FFRF to Christian right: You're wrong

The Freedom From Religion Foundation has produced a video rebuttal to the many twisted Christian-right propaganda videos choking the Internet.

The video explains why the Foundation challenged the National Day of Prayer in a lawsuit, resulting in a historic ruling on April 15 declaring the congressional act unconstitutional. The video was produced in part to debunk the Christian-right revisionist lies trotted out to justify a National Day of Prayer mandated and proclaimed by the government.

The video documents, for example, that:
• U.S. founders did not prayer during the Constitutional Convention when they adopted the (godless) Constitution.
•  George Washington did not kneel in prayer at Valley Forge.

"Even had Washington formally prayed at Valley Forge, it would have been neither here nor there constitutionally. But he didn't, and we're tired of the disinformation of the religious right going uncorrected," says Annie Laurie Gaylor of FFRF. " Our lawsuit has corrected the historic record, but the myths and distortions continue unabated."

FFRF Co-Presidents Dan Barker and Gaylor explain the religious genesis of the National Day of Prayer. It was suggested by Rev. Billy Graham in 1952, and changed in 1988 to the first Thursday in May at the behest of Christian evangelicals.

"The Christian right hijacked our Constitution," says Barker.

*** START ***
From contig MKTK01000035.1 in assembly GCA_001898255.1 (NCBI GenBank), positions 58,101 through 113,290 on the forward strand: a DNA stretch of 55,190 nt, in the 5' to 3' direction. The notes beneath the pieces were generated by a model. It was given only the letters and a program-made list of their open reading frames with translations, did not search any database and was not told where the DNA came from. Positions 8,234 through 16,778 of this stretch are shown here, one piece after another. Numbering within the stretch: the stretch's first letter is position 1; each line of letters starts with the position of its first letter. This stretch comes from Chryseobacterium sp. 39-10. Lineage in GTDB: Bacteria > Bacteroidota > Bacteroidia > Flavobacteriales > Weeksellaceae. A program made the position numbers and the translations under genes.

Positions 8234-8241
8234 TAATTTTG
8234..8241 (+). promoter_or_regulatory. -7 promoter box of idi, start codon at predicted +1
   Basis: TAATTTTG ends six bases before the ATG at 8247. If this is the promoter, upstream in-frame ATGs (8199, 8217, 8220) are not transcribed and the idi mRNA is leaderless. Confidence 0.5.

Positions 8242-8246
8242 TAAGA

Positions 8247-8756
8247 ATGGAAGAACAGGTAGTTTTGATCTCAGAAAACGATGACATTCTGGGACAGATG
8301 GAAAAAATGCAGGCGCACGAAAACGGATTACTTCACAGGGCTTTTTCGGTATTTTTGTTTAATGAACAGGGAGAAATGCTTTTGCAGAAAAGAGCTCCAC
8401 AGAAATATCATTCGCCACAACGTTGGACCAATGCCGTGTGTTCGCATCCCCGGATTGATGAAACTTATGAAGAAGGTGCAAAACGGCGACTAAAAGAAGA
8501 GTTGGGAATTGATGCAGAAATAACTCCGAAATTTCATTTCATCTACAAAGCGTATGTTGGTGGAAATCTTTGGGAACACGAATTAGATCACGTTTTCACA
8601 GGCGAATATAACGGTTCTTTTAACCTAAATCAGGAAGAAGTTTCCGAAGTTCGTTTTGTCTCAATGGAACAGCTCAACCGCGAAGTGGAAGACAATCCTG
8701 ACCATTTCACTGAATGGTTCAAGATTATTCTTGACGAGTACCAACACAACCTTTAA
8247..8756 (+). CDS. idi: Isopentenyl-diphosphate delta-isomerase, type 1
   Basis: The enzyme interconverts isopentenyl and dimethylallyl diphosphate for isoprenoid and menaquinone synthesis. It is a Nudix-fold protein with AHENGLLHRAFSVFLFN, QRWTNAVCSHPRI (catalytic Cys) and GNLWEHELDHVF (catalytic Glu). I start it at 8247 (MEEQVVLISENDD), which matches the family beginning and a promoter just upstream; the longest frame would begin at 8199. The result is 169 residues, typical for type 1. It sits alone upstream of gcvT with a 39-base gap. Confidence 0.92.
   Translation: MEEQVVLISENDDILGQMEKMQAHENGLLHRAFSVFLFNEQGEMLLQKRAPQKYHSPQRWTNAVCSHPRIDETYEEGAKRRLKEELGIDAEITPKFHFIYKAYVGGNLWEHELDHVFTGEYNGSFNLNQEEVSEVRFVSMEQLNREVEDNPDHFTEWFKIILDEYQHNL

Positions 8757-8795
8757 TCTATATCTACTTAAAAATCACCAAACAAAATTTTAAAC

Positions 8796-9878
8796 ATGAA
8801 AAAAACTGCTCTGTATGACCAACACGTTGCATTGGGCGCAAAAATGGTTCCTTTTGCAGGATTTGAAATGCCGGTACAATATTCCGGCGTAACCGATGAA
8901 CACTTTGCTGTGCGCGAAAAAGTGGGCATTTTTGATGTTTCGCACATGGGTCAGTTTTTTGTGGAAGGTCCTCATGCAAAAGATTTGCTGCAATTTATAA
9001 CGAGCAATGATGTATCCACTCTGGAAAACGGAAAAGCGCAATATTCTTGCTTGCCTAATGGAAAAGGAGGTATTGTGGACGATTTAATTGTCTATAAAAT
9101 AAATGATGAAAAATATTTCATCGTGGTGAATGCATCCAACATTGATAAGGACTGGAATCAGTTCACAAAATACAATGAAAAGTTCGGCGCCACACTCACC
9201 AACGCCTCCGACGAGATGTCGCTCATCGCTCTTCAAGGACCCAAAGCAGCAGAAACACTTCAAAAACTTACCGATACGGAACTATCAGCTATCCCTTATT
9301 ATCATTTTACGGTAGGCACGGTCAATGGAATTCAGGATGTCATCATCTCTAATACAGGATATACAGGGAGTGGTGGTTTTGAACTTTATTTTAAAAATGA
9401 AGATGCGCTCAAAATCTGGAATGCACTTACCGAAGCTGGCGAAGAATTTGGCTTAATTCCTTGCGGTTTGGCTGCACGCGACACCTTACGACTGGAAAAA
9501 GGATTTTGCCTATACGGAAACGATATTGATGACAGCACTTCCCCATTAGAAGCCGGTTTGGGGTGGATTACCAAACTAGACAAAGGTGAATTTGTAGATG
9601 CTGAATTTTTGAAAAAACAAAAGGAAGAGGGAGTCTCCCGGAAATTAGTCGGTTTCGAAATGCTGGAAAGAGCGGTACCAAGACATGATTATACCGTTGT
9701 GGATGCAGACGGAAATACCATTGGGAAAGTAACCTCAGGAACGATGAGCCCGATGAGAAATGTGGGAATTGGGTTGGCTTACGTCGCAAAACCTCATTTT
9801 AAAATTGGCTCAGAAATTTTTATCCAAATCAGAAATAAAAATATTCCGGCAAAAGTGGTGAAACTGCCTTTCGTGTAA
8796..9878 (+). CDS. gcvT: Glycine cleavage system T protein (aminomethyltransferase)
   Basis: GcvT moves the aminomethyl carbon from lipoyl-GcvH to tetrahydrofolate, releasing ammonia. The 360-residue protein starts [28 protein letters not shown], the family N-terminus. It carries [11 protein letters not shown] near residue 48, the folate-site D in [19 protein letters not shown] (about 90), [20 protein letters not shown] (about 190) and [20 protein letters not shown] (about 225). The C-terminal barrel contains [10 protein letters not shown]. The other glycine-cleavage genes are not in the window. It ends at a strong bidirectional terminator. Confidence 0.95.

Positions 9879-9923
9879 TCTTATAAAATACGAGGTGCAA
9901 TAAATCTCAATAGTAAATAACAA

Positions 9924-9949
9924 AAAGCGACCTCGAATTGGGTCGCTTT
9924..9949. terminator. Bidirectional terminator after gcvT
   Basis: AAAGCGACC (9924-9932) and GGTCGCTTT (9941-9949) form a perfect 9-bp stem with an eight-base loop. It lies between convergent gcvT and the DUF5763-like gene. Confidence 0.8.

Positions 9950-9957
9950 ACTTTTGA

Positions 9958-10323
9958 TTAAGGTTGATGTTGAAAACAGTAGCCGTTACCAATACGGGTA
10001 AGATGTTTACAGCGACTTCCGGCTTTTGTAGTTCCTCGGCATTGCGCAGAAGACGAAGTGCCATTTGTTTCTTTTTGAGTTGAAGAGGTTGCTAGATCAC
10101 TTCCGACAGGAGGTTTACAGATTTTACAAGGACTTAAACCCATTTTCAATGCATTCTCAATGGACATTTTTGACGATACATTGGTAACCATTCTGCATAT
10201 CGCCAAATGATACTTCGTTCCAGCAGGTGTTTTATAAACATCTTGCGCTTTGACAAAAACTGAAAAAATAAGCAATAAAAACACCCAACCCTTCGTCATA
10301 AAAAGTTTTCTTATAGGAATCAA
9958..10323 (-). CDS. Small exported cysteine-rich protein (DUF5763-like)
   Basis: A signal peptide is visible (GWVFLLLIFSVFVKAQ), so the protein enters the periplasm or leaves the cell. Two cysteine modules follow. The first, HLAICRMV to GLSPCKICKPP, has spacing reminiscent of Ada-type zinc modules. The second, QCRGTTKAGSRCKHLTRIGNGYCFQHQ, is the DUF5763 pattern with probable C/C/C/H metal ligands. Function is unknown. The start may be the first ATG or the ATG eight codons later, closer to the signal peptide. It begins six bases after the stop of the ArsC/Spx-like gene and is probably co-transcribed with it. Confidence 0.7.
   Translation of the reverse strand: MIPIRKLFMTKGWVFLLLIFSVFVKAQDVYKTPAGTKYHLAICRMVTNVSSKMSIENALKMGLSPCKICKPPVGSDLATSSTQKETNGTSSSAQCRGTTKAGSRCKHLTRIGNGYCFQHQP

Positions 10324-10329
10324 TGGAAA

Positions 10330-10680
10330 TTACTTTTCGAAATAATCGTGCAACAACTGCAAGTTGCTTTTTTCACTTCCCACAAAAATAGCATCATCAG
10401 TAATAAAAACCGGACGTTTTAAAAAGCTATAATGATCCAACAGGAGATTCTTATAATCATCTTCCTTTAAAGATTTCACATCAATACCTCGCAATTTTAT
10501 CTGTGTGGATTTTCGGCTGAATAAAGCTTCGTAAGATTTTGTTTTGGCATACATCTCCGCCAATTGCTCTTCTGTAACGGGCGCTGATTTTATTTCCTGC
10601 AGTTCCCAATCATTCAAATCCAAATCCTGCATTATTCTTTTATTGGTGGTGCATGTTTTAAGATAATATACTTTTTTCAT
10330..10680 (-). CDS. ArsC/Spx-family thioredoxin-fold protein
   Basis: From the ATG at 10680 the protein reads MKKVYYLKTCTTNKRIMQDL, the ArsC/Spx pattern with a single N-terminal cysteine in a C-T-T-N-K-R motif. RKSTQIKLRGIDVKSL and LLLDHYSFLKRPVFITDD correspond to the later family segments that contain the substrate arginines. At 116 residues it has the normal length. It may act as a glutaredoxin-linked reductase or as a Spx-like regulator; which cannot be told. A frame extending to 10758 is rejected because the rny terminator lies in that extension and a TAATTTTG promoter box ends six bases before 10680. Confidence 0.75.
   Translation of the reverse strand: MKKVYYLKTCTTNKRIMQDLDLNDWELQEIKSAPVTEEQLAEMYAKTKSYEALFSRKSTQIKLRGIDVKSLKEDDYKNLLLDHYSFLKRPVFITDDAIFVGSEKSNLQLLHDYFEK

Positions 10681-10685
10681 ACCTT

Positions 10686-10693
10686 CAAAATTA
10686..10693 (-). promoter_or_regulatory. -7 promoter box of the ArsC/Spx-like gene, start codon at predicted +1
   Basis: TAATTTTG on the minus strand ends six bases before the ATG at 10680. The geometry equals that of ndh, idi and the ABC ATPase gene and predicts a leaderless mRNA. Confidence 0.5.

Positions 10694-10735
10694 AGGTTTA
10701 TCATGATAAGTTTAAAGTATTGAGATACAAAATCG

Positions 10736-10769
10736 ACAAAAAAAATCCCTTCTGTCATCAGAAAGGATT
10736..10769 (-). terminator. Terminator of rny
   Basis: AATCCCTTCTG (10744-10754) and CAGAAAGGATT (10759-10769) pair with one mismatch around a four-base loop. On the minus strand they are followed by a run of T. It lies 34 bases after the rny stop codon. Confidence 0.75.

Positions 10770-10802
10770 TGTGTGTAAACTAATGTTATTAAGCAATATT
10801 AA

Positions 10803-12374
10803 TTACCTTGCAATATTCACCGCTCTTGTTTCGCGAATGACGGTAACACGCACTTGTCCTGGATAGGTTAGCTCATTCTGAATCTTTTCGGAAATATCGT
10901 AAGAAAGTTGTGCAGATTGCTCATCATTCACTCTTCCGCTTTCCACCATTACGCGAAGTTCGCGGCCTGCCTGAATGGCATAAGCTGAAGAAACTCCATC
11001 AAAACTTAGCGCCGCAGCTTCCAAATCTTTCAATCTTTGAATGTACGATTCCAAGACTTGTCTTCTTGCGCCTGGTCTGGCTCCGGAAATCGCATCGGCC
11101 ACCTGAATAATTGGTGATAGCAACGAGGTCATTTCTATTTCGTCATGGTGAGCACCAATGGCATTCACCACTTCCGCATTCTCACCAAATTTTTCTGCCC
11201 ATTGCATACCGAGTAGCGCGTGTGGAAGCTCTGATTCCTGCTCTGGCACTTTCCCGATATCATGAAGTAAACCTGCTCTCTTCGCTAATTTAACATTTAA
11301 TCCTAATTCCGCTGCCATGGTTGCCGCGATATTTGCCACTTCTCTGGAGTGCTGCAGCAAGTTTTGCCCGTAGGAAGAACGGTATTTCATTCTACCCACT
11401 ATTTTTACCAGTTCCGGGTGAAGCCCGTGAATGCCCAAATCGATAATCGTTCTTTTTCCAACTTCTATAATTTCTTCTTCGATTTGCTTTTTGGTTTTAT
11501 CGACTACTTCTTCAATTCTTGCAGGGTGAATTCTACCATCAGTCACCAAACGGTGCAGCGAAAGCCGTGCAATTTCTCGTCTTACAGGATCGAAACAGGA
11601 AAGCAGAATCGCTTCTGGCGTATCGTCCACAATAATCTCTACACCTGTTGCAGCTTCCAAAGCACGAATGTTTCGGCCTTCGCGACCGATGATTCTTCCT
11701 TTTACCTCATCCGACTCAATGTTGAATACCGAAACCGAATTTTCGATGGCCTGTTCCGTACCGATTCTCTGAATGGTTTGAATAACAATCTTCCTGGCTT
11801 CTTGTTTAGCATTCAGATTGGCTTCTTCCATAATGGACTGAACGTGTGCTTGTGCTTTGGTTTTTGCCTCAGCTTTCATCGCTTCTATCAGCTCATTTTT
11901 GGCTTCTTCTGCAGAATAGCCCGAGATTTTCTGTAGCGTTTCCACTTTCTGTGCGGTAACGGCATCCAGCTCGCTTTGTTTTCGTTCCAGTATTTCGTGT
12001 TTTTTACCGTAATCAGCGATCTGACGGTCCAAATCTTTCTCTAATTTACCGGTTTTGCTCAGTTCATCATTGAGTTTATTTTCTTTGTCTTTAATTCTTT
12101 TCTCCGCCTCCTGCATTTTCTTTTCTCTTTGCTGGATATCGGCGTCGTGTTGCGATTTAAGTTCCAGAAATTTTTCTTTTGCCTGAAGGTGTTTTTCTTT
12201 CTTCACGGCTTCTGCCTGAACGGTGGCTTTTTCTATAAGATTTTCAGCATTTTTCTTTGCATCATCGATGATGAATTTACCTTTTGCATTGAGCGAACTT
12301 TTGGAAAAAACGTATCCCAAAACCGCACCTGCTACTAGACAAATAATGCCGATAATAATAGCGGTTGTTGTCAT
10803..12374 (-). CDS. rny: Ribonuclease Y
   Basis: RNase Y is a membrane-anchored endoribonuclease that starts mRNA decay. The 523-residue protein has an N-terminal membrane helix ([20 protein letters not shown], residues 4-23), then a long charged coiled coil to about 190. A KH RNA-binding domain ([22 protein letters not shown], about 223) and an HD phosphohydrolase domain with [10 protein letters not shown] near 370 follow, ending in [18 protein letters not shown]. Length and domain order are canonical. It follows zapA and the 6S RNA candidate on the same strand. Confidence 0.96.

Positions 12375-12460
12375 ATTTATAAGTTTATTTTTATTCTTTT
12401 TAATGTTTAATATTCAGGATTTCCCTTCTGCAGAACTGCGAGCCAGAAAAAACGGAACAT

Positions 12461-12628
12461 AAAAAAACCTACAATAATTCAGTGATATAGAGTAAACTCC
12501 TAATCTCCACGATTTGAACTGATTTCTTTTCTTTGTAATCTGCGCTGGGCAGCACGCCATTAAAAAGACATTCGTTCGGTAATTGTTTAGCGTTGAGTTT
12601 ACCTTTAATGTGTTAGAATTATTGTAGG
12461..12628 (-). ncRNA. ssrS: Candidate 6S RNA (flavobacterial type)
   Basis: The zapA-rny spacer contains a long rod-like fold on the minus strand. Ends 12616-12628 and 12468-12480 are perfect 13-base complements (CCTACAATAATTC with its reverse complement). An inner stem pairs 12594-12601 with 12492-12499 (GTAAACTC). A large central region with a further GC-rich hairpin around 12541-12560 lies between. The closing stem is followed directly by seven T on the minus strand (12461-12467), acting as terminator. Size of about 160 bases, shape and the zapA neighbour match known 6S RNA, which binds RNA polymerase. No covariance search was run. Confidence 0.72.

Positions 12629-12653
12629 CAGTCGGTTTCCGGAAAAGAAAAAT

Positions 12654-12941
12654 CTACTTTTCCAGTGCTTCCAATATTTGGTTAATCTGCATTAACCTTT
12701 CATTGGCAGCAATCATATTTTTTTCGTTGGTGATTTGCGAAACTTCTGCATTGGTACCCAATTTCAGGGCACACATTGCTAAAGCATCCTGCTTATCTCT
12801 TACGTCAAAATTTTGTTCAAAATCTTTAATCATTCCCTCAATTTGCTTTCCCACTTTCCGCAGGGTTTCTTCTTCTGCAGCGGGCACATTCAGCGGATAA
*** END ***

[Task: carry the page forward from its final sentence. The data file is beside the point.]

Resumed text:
Video cameos include staff attorney Rebecca Markert, Freethought Today editor Bill Dunn, webmaster Scott Colson, executive assistant Katie Daniel, student staffer Eleanor Wroblewski (an education major who gives Judge Barbara Crabb an "A+" for her decision), and retired attorney and volunteer Wendy Goldberg.

The video, which had to be assembled quickly, features FFRF's new advertising artwork now on Madison buses, highlighting the secular beliefs of the U.S. founders. That pretty piano accompaniment was recorded by Dan Barker on FFRF's mellow Knight piano at Freethought Hall.

The Freedom From Religion Foundation, based in Madison, Wis., a 501(c)(3) nonprofit educational charity, is the nation's largest association of freethinkers (atheists, agnostics), and has been working since 1978 to keep religion and government separate.

FFRF is a non-profit, educational organization. All dues and donations are deductible for income-tax purposes.

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